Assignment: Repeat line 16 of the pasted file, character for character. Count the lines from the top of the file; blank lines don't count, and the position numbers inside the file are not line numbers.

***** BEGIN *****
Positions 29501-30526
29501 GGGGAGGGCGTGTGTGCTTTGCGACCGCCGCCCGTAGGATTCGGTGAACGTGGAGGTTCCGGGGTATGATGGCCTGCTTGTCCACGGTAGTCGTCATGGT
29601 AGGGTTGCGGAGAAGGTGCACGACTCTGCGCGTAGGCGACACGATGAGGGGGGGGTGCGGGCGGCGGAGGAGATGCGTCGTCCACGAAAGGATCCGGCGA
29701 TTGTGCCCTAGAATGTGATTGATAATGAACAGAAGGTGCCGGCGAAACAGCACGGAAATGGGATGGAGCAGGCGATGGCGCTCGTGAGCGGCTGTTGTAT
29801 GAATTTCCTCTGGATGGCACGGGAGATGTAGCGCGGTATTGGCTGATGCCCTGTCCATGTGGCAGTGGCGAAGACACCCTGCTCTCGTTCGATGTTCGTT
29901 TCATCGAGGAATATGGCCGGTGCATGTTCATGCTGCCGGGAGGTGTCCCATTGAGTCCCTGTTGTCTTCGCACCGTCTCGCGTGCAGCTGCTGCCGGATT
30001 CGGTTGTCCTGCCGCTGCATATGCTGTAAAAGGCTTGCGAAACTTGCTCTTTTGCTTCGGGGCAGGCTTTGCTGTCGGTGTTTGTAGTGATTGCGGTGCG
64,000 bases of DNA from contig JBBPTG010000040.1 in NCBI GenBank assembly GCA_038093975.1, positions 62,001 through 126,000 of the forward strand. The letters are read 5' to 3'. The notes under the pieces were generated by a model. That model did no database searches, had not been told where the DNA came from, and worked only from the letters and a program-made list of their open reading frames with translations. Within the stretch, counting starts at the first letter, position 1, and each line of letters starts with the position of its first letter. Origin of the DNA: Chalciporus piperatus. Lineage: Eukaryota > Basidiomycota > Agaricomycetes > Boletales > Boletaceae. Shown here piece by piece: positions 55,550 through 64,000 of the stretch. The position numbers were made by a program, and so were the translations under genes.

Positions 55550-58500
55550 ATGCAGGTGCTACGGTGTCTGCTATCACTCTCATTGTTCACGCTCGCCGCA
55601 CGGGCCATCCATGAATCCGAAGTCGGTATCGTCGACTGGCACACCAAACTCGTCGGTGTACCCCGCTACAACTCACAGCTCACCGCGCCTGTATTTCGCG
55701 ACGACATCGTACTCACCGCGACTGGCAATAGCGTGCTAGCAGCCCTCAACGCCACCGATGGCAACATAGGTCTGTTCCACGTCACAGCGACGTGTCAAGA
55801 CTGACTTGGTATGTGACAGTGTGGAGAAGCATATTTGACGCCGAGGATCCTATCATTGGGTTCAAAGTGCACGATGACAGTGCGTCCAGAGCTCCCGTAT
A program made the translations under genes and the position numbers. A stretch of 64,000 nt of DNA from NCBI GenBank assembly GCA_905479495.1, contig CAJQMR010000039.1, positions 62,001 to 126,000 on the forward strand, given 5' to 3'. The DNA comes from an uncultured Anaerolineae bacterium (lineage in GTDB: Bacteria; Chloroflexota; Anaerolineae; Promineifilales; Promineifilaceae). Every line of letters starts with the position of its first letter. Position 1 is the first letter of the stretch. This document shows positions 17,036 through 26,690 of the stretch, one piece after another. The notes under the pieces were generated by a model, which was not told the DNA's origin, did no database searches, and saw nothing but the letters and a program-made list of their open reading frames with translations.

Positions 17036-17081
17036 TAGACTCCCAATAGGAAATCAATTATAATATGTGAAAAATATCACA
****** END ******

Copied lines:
17036 TAGACTCCCAATAGGAAATCAATTATAATATGTGAAAAATATCACA